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At the start of his match with Steinitz, Anderssen is pretty much unrecognisable. He had terrible problems with Black against Steinitz's Kings Gambit ( never a strength of Anderssen's in my opinion - other opinions are available!!) and so switched to the Sicilian. In the last game of the match he tried  defending the Kings Gambit with ...Bc5, which  became a significant element in his opening repertoire from then on. I think his two wins in the Sicilian against Steinitz are amongst his very best games.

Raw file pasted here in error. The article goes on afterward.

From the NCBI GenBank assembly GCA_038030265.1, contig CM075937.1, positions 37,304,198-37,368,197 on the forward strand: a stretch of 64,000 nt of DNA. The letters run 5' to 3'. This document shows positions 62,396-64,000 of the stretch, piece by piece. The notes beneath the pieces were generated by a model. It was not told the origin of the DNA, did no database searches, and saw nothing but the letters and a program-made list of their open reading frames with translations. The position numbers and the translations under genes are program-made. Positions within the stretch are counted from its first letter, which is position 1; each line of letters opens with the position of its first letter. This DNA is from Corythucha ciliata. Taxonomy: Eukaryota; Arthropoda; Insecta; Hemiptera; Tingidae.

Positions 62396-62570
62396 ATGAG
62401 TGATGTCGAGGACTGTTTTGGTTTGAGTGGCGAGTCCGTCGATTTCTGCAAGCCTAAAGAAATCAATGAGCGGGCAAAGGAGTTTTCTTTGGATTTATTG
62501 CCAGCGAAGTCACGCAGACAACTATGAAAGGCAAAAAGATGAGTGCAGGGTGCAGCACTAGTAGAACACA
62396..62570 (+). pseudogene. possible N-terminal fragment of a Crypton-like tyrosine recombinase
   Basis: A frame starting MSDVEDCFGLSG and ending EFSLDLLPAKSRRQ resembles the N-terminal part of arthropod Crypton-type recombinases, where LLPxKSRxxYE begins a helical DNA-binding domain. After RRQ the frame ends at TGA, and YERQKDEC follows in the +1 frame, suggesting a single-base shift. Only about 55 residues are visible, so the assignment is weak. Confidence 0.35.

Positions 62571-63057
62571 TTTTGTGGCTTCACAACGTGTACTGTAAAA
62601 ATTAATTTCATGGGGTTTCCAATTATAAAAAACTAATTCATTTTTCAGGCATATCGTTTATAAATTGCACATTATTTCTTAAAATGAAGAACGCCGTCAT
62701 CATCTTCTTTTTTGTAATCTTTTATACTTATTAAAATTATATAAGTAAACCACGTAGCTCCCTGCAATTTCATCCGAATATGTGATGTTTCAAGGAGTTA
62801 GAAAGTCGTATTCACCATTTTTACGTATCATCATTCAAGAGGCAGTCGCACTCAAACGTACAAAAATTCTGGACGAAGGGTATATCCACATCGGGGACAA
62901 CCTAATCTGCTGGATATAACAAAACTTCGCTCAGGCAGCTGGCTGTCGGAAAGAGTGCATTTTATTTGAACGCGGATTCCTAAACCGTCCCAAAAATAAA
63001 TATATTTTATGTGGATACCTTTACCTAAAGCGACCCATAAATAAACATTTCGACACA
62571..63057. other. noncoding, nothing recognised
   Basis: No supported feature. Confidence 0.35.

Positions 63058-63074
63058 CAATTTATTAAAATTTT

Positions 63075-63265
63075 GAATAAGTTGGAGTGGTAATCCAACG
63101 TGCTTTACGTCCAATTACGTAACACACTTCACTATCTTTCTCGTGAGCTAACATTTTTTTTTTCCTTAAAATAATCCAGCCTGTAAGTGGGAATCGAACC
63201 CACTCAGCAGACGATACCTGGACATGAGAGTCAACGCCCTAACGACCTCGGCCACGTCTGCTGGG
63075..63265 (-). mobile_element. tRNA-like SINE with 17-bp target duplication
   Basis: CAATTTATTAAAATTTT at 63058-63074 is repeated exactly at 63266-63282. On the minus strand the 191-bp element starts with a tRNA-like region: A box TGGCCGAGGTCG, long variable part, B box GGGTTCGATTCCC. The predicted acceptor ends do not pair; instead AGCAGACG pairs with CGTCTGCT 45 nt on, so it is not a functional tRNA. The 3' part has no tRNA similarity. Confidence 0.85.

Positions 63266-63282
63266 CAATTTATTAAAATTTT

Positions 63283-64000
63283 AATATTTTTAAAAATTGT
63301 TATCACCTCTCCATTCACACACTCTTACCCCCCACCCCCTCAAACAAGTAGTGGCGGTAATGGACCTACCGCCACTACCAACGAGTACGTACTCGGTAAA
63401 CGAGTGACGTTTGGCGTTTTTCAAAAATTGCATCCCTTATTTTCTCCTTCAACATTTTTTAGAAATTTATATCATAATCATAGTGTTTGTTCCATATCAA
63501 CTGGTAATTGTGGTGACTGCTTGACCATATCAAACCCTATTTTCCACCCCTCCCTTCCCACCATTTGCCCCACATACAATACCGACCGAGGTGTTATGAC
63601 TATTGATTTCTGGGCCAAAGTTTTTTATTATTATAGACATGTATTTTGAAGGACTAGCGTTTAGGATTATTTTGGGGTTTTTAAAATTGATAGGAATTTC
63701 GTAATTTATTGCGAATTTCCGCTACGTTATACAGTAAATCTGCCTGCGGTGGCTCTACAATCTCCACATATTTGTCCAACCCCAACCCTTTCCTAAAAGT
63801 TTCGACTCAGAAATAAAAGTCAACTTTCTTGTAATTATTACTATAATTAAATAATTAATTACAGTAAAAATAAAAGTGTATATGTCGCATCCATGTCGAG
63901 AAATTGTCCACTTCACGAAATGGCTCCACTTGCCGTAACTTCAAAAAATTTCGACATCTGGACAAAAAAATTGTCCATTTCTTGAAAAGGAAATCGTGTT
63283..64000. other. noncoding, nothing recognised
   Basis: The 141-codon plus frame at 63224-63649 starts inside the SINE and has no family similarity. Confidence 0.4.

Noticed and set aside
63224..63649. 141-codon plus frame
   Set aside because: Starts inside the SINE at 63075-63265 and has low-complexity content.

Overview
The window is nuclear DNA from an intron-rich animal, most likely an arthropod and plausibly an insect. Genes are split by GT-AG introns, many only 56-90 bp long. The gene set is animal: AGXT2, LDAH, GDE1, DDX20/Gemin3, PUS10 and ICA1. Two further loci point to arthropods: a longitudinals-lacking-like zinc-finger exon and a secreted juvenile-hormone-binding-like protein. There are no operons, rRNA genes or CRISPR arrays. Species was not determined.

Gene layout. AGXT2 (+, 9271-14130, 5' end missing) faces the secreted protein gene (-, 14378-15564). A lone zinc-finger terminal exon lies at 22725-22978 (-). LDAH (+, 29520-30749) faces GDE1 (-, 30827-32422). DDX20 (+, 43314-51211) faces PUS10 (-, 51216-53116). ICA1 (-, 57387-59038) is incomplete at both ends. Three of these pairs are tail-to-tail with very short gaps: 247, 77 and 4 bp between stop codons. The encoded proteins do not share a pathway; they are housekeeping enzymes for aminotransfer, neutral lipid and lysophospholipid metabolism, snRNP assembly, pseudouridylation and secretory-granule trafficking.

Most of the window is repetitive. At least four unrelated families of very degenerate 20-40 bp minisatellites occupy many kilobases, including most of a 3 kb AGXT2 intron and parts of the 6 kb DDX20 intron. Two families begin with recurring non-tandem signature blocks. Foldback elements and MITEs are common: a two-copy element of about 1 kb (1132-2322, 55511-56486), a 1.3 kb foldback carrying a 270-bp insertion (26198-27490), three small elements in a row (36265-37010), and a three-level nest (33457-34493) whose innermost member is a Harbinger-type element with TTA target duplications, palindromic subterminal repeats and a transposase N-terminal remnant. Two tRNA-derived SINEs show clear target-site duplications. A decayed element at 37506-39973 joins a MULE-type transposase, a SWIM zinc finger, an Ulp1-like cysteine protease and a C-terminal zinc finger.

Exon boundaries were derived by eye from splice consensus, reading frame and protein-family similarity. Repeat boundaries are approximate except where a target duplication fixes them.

It is interesting that Anderssen did not use the Sicilian at the great baden Tournament in 1870 - he answered steinitz's Kings Gambit with the ...Bc5 defence, and won a famous game, for example. He did, however, useit in Vienna, 3 years later.

Von Gottschall comments on the following game that Anderssen played the whole game 'with great energy. It came after he had won a beautiful game with White against the same opponent - the Tournament was played on a 'miini-match' system - who was known for his solid, but passive, style.

The following  games are from Anderssen's final tournaments. He may not have been at his best, but, on occassion, the old lion could still roar!! Captain McKenzie and Joseph Blackburne, for example, were hardly pushovers.